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Essay范文:Planning And Urban Transport Dilemmas Analysis And 2018-04-16
下面是Fanessay提供的一篇essay范文--Planning And Urban Transport Dilemmas Analysis And,这篇范文主要讨论的是针对城市交通问题和解决方案的研究规划和分析。现在,城市人口众多,并且将来会越来越多,几乎每家每户都有一辆汽车,所以,交通拥堵成了大城市的一个主要问题,并且在郊区低载客量也让很多的服务财政很难继续。交通问题已经严重影响了人民的生活,占用了他们的活动空间,所以,我们呼吁出台治理交通拥挤问题的方案和发展方案,还居民一个宽敞干净的生活环境。


Urbanization has been one of the most dominant contemporary processes as a more people live in cities now, more than ever before in history. Urban transportation issues are of foremost importance to support its uses in the form of moving both passengers and freight. Urban transport is highly complex because of the modes that are involved, the abundance of both origins and destinations, and urban traffic. For many years, the primary focus of urban transport has been on passengers as cities were viewed as locations of utmost human interactions with intricate traffic patterns linked to commuting, commercial transactions along with both leisure and culturally-based activities. Today cities are also recognized as locations of production, consumption and distribution, which translate to freight movement. Urban transit is an important dimension of mobility, most notably in particularly high density areas of cities.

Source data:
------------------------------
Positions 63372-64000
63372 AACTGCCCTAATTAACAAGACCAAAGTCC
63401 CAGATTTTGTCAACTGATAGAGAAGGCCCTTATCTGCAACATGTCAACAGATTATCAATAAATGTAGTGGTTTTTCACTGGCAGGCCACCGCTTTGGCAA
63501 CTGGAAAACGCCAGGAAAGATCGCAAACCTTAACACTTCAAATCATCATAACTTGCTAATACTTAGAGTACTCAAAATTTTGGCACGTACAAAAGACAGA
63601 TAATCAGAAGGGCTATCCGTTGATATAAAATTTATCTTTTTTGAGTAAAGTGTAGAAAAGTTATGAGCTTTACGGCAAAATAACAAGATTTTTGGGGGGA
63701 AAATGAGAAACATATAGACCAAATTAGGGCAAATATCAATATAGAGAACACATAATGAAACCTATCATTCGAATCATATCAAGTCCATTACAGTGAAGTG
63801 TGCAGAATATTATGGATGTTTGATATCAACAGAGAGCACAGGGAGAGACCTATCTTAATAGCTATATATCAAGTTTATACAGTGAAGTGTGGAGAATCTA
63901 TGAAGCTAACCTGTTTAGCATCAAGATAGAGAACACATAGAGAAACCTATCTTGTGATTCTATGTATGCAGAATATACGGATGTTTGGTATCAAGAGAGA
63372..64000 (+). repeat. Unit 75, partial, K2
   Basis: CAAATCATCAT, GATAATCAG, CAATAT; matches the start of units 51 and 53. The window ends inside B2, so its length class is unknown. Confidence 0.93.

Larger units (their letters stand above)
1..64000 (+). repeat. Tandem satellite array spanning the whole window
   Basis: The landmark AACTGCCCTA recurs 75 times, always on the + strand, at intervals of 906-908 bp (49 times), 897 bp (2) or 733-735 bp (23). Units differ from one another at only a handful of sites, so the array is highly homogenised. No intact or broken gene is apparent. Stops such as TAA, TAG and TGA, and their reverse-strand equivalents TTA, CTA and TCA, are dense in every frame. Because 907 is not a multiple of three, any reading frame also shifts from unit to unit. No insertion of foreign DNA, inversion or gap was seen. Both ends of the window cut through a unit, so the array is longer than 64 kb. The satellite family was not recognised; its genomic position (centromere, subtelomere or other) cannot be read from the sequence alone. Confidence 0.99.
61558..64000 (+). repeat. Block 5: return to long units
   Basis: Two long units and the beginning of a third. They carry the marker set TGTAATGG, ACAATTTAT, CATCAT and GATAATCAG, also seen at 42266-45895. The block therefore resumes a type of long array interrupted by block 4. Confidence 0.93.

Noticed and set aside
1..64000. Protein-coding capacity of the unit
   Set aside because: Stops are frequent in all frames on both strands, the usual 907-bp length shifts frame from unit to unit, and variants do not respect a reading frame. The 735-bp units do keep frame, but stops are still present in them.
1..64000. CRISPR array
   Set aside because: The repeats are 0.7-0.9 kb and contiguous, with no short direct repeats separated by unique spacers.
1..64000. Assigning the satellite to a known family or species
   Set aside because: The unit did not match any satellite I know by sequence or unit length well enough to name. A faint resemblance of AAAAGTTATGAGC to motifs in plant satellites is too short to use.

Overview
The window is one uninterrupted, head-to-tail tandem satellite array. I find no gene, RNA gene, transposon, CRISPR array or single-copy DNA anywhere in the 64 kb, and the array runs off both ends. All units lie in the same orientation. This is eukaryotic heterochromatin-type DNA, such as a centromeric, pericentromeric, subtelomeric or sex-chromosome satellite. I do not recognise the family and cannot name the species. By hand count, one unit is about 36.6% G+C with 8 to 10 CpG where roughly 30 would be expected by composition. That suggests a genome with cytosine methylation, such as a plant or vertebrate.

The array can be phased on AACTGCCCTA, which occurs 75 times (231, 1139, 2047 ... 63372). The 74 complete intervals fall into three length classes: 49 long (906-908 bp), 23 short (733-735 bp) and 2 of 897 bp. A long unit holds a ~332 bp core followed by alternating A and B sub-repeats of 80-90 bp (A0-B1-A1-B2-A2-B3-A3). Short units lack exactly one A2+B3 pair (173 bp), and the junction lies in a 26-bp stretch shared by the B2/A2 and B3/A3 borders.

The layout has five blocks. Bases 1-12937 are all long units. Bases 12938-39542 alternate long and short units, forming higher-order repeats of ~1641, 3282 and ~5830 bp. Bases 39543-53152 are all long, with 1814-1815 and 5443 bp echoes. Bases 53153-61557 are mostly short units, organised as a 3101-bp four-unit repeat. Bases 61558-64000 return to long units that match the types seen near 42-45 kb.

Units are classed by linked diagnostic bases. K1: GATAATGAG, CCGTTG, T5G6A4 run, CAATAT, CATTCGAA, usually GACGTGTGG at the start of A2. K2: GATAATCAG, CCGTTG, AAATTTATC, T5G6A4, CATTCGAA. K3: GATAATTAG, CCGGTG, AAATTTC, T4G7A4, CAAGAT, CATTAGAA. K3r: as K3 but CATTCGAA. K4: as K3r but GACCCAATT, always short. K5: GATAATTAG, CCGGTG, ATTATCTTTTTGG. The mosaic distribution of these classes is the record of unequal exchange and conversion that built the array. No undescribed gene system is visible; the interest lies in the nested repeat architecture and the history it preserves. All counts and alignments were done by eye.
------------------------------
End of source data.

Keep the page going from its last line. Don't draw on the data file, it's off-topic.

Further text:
Cities are locations having a high level of economic activities and are complex spatial structures that get its support from public transport systems. Problems arise when available transit systems cannot satisfy the requirements of urban mobility. Some problems have been prevalent from the beginning of civilization, like congestion. Other problems are relatively new like urban freight distribution or environmental impacts.